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I moved a couple of files that are in my project, but I did the move inside finder on my mac. I see that git source control treated the files as an add.

I haven't done a commit yet. git status shows the following:

  • Under Changes to be committed, the updated/moved files are listed as new files
  • Under the Changes not staged for commit, the updated/moved files are listed as modified, the original files are listed as deleted.

Now when I do a version compare with these files in Xcode, the viewer has no history.

I looked at the accepted answer here and tried git log --follow ./pathtomynewfile. That gave no result.

Viewing changes in the version editor has become a valuable tool, and I would like to continue under these circumstances.

What can I do to tie to old version history to the new, relocated version?

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5 Answers 5

Git won't necessarily show something as a "move" until after you've made a commit. This operation is not identified when the commit is done, but is done after the fact by tools (such as git log --follow). Basically, when Git tools see that a new file has appeared in the history, it looks around for other files that it might have come from (if the same or similar file was deleted in the same commit, then Git calls it a move).

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1  
I did the commit and then looked at the history. They still were not tied together. I then tried git log -- follow. That looked like it tied back to older commits, but it doesn't seem to have recreated any persistent relationship that I can see in my version editor. –  Jim Aug 10 '12 at 1:45
    
There might be a flag you have to turn on in your version editor (XCode) that follows through renames. I'm not familiar with the Git support in XCode so I'm afraid I can't point to the correct bit. –  Greg Hewgill Aug 10 '12 at 1:57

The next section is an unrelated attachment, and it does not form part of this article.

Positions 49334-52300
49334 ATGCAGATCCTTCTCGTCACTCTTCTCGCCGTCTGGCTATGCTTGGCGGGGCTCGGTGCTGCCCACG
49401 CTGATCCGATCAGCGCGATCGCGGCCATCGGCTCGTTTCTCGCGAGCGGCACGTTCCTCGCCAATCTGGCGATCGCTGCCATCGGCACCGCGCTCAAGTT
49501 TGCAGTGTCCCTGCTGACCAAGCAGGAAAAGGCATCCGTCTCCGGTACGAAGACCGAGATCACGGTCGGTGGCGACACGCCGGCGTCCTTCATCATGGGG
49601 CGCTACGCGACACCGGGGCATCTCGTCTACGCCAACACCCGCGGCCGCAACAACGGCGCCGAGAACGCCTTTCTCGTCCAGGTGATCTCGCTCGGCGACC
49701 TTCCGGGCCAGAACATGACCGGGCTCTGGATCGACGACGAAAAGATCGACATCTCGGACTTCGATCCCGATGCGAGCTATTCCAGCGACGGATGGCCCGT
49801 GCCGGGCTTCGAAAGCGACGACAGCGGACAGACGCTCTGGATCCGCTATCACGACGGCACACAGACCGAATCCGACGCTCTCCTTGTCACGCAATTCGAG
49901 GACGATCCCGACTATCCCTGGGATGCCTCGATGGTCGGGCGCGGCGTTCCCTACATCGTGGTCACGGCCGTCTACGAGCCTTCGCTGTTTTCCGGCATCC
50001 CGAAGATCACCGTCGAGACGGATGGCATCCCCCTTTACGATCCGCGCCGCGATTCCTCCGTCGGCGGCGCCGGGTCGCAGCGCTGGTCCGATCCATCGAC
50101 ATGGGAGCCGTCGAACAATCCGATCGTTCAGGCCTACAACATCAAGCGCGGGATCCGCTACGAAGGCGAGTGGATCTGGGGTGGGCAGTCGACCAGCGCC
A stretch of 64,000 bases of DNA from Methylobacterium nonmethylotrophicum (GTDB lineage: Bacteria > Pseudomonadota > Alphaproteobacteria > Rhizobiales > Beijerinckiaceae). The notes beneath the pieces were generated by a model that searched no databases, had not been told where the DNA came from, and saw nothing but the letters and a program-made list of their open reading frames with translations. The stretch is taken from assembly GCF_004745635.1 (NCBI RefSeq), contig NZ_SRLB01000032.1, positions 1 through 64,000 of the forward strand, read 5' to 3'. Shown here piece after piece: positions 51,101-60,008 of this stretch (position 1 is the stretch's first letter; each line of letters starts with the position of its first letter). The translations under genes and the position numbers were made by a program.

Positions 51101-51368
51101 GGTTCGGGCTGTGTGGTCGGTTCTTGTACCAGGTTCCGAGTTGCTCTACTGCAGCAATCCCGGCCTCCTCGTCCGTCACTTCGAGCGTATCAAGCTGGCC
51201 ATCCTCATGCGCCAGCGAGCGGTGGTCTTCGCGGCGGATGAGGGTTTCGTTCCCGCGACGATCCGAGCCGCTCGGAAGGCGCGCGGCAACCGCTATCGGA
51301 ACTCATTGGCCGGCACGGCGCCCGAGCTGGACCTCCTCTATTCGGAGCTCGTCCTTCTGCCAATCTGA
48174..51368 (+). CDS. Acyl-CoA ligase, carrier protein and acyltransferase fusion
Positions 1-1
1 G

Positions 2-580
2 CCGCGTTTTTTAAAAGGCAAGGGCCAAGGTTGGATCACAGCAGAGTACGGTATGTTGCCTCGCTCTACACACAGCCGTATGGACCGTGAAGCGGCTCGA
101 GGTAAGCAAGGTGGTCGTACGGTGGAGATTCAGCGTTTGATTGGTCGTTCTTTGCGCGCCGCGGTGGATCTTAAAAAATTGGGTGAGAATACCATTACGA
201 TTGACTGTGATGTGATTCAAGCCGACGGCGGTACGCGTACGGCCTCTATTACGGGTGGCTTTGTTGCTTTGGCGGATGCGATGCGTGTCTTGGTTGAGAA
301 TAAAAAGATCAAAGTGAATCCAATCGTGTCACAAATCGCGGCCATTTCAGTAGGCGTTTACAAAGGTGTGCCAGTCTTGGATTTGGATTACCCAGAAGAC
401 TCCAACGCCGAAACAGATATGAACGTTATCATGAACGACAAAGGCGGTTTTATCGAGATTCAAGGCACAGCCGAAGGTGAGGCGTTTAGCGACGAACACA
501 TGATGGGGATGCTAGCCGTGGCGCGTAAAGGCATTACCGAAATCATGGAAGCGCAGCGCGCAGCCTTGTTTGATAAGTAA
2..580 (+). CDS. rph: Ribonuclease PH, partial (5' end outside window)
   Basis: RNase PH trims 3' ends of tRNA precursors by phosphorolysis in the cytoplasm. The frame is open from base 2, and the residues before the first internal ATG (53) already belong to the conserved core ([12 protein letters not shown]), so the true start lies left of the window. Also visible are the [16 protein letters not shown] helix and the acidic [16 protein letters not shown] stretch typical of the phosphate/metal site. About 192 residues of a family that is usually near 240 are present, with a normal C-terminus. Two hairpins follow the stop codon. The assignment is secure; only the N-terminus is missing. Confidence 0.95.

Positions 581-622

1  
Unfortunately, it seems that there's no such flag in Xcode. Maybe it can be done through a hack, but I have not figured it out. It would be great if Apple updated the default Git behavior to use 'git log --follow' rather than just plain 'git log'. –  Ricardo Sánchez-Sáez Oct 7 '12 at 18:08

Either use git mv, or git add the new file, and git rm the old file. Both add and rm need to be in the index when committing, otherwise git does not recognize it as a rename.

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Roll back the change, and then use

git mv

That way, your files will be moved, and git will keep track of the move, preserving file history.

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2  
That's not how Git works. It is not required to use git mv in order for Git to keep track of the move, it works equally well with an add and a delete. –  Greg Hewgill Aug 9 '12 at 7:20
    
You're right it's usually not required, but on occasion I've found that my changes confuse the git status, and git mv clears it up. –  Yusuf X Aug 9 '12 at 7:34

It is very likely that git will show the move as a delete and an add. Git does this when you move the file outside of git.

The result is the same.

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You can go to the previous stable version of the code in 3 steps:

  • Using git staging view, remove all the staged files. (I don't know how to open it under mac)
  • run git reset --hard HEAD It will reset your all local uncommitted changes, but won't delete newly added files which are not yet added to the git yet
  • Now, Manually delete all the new files shown in git staging view.
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